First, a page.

Avalanche statistics from data with low time resolution
Extracting avalanche distributions from experimental microplasticity data can be hampered by limited time resolution. We compute the effects of low time resolution on avalanche size distributions and give quantitative criteria for diagnosing and circumventing problems associated with low time resolution. We show that traditional analysis of data obtained at low acquisition rates can lead to avalanche size distributions with incorrect powerlaw exponents or no powerlaw scaling at all. Furthermore, we demonstrate that it can lead to apparent data collapses with incorrect powerlaw and cutoff exponents. We propose new methods to analyze lowresolution stresstime series that can recover the size distribution of the underlying avalanches even when the resolution is so low that naive analysis methods give incorrect results. We test these methods on both downsampled simulation data from a simple model and downsampled bulk metallic glass compression data and find that the methods recover the correct critical exponents.
 Authors:

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 Univ. of Illinois, Urbana, IL (United States). Dept. of Physics. Inst. of Condensed Matter Theory
 Bucknell Univ., Lewisburg, PA (United States). Dept. of Mechanical Engineering. Dept. of Chemical Engineering
 Bucknell Univ., Lewisburg, PA (United States). Dept. of Mechanical Engineering
 Publication Date:
 Grant/Contract Number:
 FE0011194; CBET 1336634; DMS 1069224; DMR 1042734; PHY1125915
 Type:
 Accepted Manuscript
 Journal Name:
 Physical Review E
 Additional Journal Information:
 Journal Volume: 94; Journal Issue: 5; Journal ID: ISSN 24700045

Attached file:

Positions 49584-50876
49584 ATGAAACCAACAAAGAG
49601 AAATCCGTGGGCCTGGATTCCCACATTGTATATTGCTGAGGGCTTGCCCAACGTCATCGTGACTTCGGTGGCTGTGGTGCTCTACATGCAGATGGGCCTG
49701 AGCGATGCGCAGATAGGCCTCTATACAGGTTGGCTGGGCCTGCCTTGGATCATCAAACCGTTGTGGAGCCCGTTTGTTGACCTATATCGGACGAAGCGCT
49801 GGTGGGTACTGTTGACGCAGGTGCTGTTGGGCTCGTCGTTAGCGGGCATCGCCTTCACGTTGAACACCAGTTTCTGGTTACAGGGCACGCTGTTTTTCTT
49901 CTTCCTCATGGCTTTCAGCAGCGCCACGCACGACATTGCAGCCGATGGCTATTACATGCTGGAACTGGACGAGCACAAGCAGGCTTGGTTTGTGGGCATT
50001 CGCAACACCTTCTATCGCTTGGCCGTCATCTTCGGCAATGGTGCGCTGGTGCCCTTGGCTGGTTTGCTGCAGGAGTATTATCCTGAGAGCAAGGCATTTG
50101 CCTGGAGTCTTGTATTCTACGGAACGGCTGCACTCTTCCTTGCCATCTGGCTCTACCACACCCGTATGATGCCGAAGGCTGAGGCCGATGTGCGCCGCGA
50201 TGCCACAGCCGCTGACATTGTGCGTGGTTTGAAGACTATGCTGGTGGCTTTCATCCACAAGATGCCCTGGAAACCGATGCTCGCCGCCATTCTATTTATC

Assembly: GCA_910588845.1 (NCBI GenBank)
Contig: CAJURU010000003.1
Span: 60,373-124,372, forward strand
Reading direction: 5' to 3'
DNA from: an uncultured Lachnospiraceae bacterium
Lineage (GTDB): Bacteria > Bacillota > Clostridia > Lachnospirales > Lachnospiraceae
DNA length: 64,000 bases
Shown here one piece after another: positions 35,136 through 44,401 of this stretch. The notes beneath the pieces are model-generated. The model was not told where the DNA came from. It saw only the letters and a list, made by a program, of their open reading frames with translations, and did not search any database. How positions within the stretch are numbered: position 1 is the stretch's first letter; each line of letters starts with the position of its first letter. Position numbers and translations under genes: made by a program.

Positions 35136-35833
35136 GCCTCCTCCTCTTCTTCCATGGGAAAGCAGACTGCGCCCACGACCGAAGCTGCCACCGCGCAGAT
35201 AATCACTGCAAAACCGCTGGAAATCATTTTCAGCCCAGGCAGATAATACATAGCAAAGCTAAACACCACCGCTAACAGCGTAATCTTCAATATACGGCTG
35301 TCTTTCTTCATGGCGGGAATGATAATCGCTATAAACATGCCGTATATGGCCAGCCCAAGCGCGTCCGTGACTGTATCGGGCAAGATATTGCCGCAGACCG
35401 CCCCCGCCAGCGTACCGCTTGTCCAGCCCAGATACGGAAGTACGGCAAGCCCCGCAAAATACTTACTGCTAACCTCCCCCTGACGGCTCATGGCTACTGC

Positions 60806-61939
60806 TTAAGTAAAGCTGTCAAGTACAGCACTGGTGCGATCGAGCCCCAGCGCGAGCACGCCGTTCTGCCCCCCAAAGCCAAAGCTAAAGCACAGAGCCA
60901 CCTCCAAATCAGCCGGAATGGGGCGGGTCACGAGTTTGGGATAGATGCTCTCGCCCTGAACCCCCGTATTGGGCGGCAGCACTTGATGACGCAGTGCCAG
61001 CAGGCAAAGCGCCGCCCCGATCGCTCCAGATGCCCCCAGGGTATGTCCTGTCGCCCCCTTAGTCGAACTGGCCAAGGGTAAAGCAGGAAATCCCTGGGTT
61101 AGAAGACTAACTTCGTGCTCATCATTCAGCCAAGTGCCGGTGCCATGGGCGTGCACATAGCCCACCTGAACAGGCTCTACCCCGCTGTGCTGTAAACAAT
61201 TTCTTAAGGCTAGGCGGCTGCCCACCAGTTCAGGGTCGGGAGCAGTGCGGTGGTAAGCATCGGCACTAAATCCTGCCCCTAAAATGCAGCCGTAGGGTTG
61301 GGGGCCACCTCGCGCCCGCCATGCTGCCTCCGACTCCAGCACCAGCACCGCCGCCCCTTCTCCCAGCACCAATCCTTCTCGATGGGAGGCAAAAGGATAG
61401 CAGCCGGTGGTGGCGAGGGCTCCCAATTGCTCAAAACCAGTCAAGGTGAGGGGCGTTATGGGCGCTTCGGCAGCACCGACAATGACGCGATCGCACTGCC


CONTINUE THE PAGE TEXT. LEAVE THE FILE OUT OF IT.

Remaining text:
Publisher:
 American Physical Society (APS)
 Research Org:
 Univ. of Illinois at UrbanaChampaign, IL (United States); Bucknell Univ., Lewisburg, PA (United States)
 Sponsoring Org:
 USDOE Office of Fossil Energy (FE); National Science Foundation (NSF)
 Country of Publication:
 United States
 Language:
 English
 Subject:
 97 MATHEMATICS AND COMPUTING; avalanches; plasticity; time series analysis; statistical physics
 OSTI Identifier:
 1427978
 Alternate Identifier(s):
 OSTI ID: 1333321
LeBlanc, Michael, Nawano, Aya, Wright, Wendelin J., Gu, Xiaojun, Uhl, J. T., and Dahmen, Karin A.. Avalanche statistics from data with low time resolution. United States: N. p.,
Web. doi:10.1103/PhysRevE.94.052135.
LeBlanc, Michael, Nawano, Aya, Wright, Wendelin J., Gu, Xiaojun, Uhl, J. T., & Dahmen, Karin A.. Avalanche statistics from data with low time resolution. United States. doi:10.1103/PhysRevE.94.052135.
LeBlanc, Michael, Nawano, Aya, Wright, Wendelin J., Gu, Xiaojun, Uhl, J. T., and Dahmen, Karin A.. 2016.
"Avalanche statistics from data with low time resolution". United States.
doi:10.1103/PhysRevE.94.052135. https://www.osti.gov/servlets/purl/1427978.
@article{osti_1427978,
title = {Avalanche statistics from data with low time resolution},
author = {LeBlanc, Michael and Nawano, Aya and Wright, Wendelin J. and Gu, Xiaojun and Uhl, J. T. and Dahmen, Karin A.},
abstractNote = {Extracting avalanche distributions from experimental microplasticity data can be hampered by limited time resolution. We compute the effects of low time resolution on avalanche size distributions and give quantitative criteria for diagnosing and circumventing problems associated with low time resolution. We show that traditional analysis of data obtained at low acquisition rates can lead to avalanche size distributions with incorrect powerlaw exponents or no powerlaw scaling at all. Furthermore, we demonstrate that it can lead to apparent data collapses with incorrect powerlaw and cutoff exponents. We propose new methods to analyze lowresolution stresstime series that can recover the size distribution of the underlying avalanches even when the resolution is so low that naive analysis methods give incorrect results. We test these methods on both downsampled simulation data from a simple model and downsampled bulk metallic glass compression data and find that the methods recover the correct critical exponents.},
doi = {10.1103/PhysRevE.94.052135},
journal = {Physical Review E},
number = 5,
volume = 94,
place = {United States},
year = {2016},
month = {11}
}